UPDATE AUGUST 19, 2014: In our report of August 18, 2014, ICT described the wounds as ‘bullet’ wounds. However, ICT has not been able to confirm the type of ammunition used by the paramilitary police (People’s Armed Police) who fired upon the unarmed, peaceful crowd. Given the type of wounds observed in the images, it seems likely that live ammunition was not used, but that some form of anti-riot projectiles were fired with the intention of stopping the demonstrations and wounding individuals. Such weapons can still kill people, and there are serious concerns for those who were wounded who remain in custody, apparently without medical treatment.

  • A week after troops opened fire on unarmed Tibetan demonstrators in a village in Kardze, the authorities are denying medical treatment to those with wounds and have detained numerous other Tibetans in a sweeping crackdown in the area.
  • One Tibetan committed suicide in custody yesterday (August 17), while another died apparently due to untreated wounds, according to Tibetan sources in exile.
  • Tibetan males over the age of 12 or 13 have been detained from their homes in the village of Shugba, leaving only older people, women and young children in many houses in the area, according to the same sources.

Matteo Mecacci, President of the International Campaign for Tibet, said: “This alarming news indicates that the authorities in this area are apparently acting with complete and dangerous impunity. Not only was lethal force once again used to suppress a peaceful demonstration, but now two Tibetans have died in horrifying circumstances in detention. As a matter of urgency, the international community must express its abhorrence of these acts by officials and paramilitary police in Kardze and call upon the central leadership in Beijing to ensure that the wounded are allowed medical treatment and released from custody, and that the detentions of Tibetans following the protest must end.”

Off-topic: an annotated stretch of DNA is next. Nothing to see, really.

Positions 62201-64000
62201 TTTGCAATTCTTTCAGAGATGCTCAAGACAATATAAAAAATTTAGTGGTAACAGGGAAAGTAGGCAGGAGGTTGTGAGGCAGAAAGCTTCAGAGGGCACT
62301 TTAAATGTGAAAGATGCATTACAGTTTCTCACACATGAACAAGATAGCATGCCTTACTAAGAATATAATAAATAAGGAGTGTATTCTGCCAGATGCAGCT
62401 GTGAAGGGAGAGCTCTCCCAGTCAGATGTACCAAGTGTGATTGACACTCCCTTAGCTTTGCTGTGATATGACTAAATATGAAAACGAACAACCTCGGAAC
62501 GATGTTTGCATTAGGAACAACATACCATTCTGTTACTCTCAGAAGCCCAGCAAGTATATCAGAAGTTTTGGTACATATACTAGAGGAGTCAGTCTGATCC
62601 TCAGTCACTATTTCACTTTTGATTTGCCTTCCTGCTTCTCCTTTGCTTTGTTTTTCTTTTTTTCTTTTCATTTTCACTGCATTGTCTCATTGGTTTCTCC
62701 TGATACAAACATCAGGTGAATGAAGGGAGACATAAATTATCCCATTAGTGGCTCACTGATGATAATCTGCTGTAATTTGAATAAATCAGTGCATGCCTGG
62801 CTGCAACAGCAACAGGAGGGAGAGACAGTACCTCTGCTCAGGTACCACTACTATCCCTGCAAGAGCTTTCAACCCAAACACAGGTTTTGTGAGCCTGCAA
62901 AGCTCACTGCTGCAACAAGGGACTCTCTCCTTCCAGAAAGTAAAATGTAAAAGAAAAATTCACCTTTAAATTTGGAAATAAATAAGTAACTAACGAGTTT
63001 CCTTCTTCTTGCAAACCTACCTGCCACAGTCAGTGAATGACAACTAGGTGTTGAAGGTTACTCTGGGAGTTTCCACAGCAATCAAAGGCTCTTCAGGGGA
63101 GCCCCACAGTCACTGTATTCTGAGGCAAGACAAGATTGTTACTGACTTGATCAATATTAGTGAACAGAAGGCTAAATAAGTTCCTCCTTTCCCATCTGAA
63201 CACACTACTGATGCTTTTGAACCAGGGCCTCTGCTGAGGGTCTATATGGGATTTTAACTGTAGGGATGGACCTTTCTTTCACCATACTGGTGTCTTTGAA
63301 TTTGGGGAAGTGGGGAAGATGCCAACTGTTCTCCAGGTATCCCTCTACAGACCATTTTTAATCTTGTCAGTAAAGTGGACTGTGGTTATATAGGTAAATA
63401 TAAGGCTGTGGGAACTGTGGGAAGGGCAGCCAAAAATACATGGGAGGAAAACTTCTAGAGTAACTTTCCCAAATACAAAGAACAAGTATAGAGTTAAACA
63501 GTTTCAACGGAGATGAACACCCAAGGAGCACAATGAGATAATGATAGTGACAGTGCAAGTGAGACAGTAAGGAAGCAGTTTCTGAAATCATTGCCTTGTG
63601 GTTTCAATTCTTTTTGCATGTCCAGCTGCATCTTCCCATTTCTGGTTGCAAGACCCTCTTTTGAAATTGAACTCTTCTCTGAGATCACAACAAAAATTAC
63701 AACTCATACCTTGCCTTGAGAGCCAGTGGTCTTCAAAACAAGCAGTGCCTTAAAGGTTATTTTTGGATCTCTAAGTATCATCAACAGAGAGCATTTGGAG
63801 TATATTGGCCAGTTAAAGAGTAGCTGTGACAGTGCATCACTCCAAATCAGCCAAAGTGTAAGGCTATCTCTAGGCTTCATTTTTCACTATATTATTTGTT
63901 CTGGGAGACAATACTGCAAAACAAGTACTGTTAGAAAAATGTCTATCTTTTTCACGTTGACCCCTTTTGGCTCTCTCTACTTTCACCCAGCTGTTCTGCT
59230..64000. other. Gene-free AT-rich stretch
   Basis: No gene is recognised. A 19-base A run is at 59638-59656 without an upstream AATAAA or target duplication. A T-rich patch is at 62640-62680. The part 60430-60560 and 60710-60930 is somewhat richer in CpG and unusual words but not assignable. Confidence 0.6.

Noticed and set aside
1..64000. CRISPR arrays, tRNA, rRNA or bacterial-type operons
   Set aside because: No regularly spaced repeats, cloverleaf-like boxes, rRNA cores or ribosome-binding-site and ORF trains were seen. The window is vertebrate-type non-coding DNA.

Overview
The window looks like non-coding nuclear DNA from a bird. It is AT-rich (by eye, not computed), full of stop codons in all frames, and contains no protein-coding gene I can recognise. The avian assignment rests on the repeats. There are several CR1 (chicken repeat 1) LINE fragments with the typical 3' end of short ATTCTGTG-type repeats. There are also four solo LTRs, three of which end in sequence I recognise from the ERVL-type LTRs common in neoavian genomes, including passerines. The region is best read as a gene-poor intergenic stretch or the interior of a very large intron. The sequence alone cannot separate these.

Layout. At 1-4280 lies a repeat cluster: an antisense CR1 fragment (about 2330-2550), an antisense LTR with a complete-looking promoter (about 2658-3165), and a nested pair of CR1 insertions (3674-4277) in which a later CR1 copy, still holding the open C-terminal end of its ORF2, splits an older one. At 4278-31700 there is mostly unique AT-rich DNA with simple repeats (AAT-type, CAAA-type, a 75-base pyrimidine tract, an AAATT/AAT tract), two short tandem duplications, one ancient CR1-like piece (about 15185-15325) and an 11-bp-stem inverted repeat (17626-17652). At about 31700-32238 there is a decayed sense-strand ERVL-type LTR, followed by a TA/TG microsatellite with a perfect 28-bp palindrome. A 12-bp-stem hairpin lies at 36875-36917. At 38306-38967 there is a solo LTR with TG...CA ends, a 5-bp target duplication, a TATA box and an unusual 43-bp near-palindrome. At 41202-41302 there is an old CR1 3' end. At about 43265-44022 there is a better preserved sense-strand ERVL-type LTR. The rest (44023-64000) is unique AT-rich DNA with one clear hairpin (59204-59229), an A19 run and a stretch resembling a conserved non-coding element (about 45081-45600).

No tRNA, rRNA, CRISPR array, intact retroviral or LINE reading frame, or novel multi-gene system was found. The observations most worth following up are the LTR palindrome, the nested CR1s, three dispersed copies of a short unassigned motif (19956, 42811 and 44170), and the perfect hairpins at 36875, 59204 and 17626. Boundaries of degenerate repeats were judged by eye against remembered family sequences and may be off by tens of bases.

Troops opened fire on unarmed Tibetans protesting against the detention of a popular village leader last week (August 12) in Loshu (Chinese: Luoxu) in Kardze (Chinese: Ganzi, the Tibetan area of Kham[1] (ICT report, Ten Tibetans injured after police open fire in Kardze, Tibet).

Yesterday (August 17) a Tibetan named by sources as Lo Palsang from Shugba village, who had been wounded in the demonstration, was detained and committed suicide in custody. While full details of the circumstances are not known due to tight restrictions on information flow, according to Tibetan sources in contact with Tibetans in the area, his suicide was intended as a protest against crackdown. Radio Free Asia cited Demay Gyaltsen, a Tibetan living in exile in India, saying that Lo Palsang had “killed himself in detention in protest against the torture by the Chinese authorities.” The same source said that a second detainee, a 22 year old man, also died from injuries yesterday.

According to other Tibetan sources, a large deployment of troops arrived in Shugba village and detained a high number of Tibetan males aged above around 13. They were taken into detention in Loshu (Chinese: Luoxu). One of the Tibetan sources said: “Shugba village is small with a population of under 1000 and the area is remote; the authorities have taken advantage of the lack of communications and isolation of the village to exercise their power in the most brutal way. We have heard that it is mainly now only children, women and elderly people remaining in the village.” According to the same sources, the detention center at Loshu reached full capacity and so several detainees had to be kept at a hospital.

Among the injured are Kunga Sherab, the son of the popular village leader Wangdak whose detention from his home in the middle of the night on Monday or Tuesday (August 11 or 12) sparked the demonstration. Tibetan sources said: “Doctors in the hospital are not removing the bullets from the wounds of the injured even though some people are critically ill.”

Wangchen, Wangdak’s deputy in Shugba village, and Karma Rinchen, the chanting master from Miru monastery, are also believed to be in detention.

[1] The traditional Tibetan area of Derge (Chinese: Dege), now incorporated into Sershul (Chinese: Shiqu) county in Kardze, Sichuan, the Tibetan area of Kham.